Unofficial workers suffering
Around 70,000 unofficial workers in Yemen, who have been promised that they will be officially employed, suffer from harsh financial circumstances due to low salaries and precarious positions, according to Mohammed Qaneen, head of the Unofficial Workers Department at the Civil Service Ministry.
They work in governmental facilities, including those handling education, health, media and other service departments, but with temporary contracts with no full legal rights and incentives. They are recruited with the hope to be fully hired sometime later.
Jar-Allah said that she has worked in Sana'a University for three years. She teaches English, and at the end of the semester she makes only YR 17,000 (less than $80) for 20 hours of work.
"For twelve years I've been waiting to see my name on the official employees' list," said Iman Yasser, an unofficial employee who works at Zainab school in Sana'a.
She pointed out that her name was once listed on an official employee roster. However, her name was deleted from the roster without reason.
Unofficial employees face contradictions in their treatment: they work full-time, just like an official employee. However, their salary is less than half that of official employees.
Nada Al-Wajeh, an unofficial employee at Sana'a University, said sadly: "I always enter my office to find that other employees have moved my desk to another office, and the situation remains like that, because I'm an unofficial employee."
Hamza Al-Hamadi, an unofficial employee in Sana’a, pointed out that in his position he could be fired at any time without warning and without cause. He explained that there is discrimination against unofficial workers.
Most of the young unofficial employees suffer from insufficient salaries, especially for those who are married and are sustaining families. Searching for another job while working part-time is often their only option in order to cover their expenses.
"Now I work two different jobs that cover only my own immediate needs, and thus I haven't been able to finish my university study," said Al-Hamadi.
Iman Yasser said that her salary is not spent on her own needs, but mainly goes to help support her family's living costs, along with her father's salary.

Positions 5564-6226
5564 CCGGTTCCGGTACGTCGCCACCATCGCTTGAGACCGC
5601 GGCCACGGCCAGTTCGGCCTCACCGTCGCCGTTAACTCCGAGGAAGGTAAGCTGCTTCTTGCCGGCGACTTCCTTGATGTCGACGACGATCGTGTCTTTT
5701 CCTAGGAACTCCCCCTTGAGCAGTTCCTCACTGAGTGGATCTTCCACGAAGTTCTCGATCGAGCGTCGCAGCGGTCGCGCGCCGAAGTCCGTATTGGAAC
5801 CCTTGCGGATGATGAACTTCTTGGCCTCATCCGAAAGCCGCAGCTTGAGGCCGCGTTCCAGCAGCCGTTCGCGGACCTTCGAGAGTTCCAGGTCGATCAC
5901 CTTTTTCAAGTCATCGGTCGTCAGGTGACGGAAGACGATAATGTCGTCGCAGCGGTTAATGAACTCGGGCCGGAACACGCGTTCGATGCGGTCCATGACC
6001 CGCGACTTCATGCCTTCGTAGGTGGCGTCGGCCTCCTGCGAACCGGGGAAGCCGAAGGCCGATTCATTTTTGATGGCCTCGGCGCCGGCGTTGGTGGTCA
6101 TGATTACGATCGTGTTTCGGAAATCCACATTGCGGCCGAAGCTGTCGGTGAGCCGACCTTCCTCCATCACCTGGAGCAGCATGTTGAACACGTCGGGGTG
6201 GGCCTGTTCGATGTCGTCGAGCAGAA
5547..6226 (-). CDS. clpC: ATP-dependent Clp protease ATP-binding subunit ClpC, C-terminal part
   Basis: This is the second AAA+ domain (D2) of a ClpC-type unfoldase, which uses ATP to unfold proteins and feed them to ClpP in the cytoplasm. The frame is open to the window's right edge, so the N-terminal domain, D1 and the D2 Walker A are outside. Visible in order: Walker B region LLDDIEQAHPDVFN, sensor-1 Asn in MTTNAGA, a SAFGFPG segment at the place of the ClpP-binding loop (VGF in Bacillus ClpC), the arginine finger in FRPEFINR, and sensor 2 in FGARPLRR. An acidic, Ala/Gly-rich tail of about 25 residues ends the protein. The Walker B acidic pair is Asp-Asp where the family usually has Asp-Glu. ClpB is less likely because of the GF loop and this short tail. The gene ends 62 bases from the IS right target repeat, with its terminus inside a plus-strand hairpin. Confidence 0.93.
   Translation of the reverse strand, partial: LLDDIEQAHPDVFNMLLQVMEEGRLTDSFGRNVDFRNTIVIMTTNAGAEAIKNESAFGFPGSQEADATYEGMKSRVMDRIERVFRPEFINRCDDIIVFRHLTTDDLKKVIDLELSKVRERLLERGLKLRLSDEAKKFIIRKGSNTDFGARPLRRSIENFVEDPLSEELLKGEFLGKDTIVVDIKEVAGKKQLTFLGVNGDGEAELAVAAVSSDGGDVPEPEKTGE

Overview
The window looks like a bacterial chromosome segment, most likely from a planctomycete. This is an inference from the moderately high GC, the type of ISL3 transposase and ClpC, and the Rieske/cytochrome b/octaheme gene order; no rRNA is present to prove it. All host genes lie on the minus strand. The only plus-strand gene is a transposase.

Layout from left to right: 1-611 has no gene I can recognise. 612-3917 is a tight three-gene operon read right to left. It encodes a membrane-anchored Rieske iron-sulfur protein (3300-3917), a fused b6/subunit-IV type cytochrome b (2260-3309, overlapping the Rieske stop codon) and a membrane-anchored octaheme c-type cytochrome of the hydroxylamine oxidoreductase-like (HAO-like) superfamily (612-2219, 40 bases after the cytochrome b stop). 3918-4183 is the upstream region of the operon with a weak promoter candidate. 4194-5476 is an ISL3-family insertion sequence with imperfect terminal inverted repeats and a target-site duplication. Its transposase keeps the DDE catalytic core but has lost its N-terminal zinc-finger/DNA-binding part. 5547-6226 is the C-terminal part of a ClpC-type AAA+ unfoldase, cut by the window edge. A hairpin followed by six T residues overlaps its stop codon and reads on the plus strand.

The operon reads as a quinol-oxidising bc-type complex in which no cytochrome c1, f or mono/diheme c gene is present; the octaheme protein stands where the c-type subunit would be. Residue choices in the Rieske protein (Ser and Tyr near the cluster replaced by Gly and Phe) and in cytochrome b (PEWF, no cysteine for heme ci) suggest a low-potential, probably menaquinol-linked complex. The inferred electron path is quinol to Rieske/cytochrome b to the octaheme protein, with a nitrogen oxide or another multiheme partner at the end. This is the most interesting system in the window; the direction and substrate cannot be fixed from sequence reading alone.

Amani Al-Ansi, an unofficial employee at the Disabled Care and Rehabilitation Fund in Sana'a, said that her salary covers only her transportation expenses to the job, and her pocket money. She added that she couldn't buy anything aside from immediate necessities, or save a single rial.
"The low salary forces unofficial employees to do illegal things in order to earn more money," said Al-Hamadi.
He explained that due to low salaries, they take bribes from citizens and trick their managers into signing reward letters, or they take their relatives' compensation money for sick days.
Mohammed Jamil, an unofficial teacher in Dhamar governorate, and father of three children, indicated that he works two jobs but still can't provide the essentials for his family. He added that sometimes he finds an extra shift at one of his jobs at night or on holidays.
Role of the government
The government promised to officially hire all the unofficial employees in 2011, and the Ministry of Finance said it would bridge the difference with official employees’ salaries.
The government in 2011 issued a decree to not accept any new names on the list of unofficial employees.
"The decisions were issued, but the conditions that Yemen experienced last year have suspended their implementation between the previous and the present government," said Ali Al-Shar'abi, who works at the Employees’ Affairs Administration at the Ministry of Civil Service.
He added that all the decisions regarding unofficial employees are related to what the new Minister of Civil Service decides.
For his part, Mohammed Abdul-Qawi, who works for the Sana'a University Workers Syndicate, told the Yemen Times that a number of unofficial employees have been hired officially in the place of retired workers, but added that the syndicate seeks to find other solutions for unofficial employees' challenges.